Everyone reacts differently to hurt, grief, and sadness. For some, getting out for a sweaty vinyasa class is the perfect way to get some perspective on a situation and start to move on. For some of us, however, our bodies become lethargic, depleted of energy, and resistant to much physical exertion at all. Yet we know some yoga would be beneficial and healing. What to do?
Because there is very little exertion involved, and most of the poses happen on the floor, we can commit ourselves to a gentle yin practice without having to expend tons of energy. Just a tiny, baby push can get us through a small, safe practice that can enact a world of good in difficult times.How does yin yoga help me when I feel this way?
Yin poses promote the unencumbered flow of energy – prana, or chi in the Chinese tradition. In traumatic times, our bodies often tense up as fear and grief course through us. Our nervous system attempts to create an armor to protect us from pain. This tensing, of course, has the opposite effect. Not only do our muscles get sore, we also become tight and achy in our connective tissue and fascia.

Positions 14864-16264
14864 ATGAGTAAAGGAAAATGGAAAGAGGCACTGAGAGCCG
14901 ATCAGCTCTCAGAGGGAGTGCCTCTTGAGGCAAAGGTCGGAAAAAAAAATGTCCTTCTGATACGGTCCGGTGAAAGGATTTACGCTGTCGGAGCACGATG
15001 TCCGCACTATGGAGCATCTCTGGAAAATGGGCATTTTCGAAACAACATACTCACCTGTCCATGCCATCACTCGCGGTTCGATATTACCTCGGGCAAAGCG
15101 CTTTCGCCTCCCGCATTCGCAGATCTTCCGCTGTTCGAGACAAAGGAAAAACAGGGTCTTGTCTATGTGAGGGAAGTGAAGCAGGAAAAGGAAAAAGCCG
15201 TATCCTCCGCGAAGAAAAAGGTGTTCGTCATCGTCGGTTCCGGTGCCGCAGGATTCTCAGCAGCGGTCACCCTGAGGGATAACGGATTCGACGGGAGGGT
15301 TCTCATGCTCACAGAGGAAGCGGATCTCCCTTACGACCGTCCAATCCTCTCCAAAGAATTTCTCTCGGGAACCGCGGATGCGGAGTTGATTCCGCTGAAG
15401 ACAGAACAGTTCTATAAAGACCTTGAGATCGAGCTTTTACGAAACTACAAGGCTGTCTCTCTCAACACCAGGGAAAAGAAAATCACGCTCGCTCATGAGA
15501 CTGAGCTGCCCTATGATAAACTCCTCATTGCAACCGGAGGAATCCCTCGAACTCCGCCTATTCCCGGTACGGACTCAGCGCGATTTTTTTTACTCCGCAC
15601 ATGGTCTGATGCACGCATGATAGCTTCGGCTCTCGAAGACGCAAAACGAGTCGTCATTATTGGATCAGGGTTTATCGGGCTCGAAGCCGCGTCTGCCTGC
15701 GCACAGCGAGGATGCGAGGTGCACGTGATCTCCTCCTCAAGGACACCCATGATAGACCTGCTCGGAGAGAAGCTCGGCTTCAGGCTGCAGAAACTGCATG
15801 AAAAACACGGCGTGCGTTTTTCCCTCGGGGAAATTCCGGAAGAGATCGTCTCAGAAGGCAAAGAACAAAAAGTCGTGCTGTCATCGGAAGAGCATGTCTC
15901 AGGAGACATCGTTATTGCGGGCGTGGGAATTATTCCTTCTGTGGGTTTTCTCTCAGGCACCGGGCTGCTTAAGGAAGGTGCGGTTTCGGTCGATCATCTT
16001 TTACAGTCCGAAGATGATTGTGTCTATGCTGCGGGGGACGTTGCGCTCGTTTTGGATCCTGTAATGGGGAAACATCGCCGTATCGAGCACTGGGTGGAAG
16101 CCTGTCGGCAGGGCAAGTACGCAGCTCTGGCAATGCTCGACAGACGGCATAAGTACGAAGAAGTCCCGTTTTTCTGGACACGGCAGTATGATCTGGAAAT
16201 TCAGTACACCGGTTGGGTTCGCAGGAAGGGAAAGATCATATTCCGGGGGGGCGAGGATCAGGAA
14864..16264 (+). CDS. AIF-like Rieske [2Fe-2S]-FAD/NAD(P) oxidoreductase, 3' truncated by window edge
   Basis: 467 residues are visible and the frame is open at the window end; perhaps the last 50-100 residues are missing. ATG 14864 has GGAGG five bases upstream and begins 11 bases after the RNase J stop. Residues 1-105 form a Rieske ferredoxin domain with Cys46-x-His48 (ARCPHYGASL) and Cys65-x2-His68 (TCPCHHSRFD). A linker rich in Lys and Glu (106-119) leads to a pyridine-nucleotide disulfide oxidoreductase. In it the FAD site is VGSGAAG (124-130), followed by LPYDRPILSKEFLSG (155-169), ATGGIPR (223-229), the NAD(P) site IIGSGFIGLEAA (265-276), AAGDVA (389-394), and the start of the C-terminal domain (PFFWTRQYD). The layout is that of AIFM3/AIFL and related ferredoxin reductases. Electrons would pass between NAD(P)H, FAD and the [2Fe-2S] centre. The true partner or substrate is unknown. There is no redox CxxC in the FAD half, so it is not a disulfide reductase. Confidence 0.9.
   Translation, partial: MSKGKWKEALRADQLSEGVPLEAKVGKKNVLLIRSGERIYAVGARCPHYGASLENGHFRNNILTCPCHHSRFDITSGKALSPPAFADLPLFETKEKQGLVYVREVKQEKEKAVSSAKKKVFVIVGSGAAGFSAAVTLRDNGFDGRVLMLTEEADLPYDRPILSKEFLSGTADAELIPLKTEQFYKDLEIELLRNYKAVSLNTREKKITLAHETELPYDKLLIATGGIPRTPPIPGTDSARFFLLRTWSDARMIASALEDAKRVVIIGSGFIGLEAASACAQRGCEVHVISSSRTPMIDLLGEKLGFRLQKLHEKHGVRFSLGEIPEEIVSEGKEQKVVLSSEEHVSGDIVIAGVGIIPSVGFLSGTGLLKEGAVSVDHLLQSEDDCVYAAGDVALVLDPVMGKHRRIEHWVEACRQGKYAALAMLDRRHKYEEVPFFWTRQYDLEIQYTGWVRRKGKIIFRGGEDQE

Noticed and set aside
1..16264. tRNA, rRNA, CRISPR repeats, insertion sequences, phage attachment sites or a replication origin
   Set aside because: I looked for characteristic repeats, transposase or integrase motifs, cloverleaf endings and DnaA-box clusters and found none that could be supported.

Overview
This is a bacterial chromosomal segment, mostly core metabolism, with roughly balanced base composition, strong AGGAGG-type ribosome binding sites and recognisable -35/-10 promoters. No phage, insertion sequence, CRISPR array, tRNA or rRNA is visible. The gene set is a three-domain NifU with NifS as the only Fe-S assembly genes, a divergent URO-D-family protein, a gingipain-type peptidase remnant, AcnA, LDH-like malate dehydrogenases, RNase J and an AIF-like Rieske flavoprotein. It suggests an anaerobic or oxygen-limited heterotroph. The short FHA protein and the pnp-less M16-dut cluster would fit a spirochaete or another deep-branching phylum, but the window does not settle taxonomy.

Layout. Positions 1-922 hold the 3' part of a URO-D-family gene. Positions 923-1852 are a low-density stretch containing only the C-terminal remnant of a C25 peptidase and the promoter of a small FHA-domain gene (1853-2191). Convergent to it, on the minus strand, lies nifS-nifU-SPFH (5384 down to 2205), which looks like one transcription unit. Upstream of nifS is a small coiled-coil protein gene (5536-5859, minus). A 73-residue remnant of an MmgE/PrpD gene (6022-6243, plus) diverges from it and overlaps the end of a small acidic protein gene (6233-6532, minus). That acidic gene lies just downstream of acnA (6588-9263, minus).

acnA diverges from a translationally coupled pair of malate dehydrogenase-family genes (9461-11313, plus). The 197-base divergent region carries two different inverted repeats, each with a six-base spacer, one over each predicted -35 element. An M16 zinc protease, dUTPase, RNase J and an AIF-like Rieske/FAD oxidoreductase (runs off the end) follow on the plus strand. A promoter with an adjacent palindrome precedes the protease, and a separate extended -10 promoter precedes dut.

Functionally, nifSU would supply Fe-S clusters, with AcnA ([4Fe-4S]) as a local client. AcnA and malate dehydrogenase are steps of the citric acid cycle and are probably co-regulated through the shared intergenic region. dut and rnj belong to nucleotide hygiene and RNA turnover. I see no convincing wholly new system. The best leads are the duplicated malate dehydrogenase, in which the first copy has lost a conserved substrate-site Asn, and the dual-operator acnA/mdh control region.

Many yogis and scientists believe that the energy channels of the subtle body travel through this sheath of connective tissue that wraps around all of our muscles. Applying gentle, static stress to these tough, yin tissues helps to gently open them so that blocked energy can flow. This leads to a greater sense of connection and wellbeing.
Holding a yin yoga pose, while not physically challenging in the way that yang poses are, produces intense sensation in the body. This sensation can helpfully mirror the painful, difficult thought patterns one is experiencing in the mind. Committing to staying with this physical discomfort for three to five minutes can help us to experience what we’re feeling more fully, and thereby begin to release it.
Yin poses are focused on the lower half of the body, which is where – according to both chakra theory and the meridian system of Traditional Chinese Medicine – we tend to hold onto trauma. Stretching these areas while experiencing such emotions helps to prevent these emotions from becoming stuck in the body. Many students report that holding a long hip-stretch such as Sleeping Swan (the yin version of Pigeon Pose), brings them to tears where they previously felt unable to let go and cry.
Even if you can only muster a pose or two, the therapeutic benefits of yin yoga can be very real, and soothing. So next time life whumps you hard and all you want to do is lie face down on the floor, don’t beat yourself up. Use this slow, quiet energy to practice very gently, and rest in the stillness your body and mind require to heal.
Julia Tausch practices yoga and writing in Hamilton, Ontario. She is a certified yin yoga instructor, as well as the author of the novel Another Book About Another Broken Heart. She is currently completing her second novel and blogging about the process.]]>
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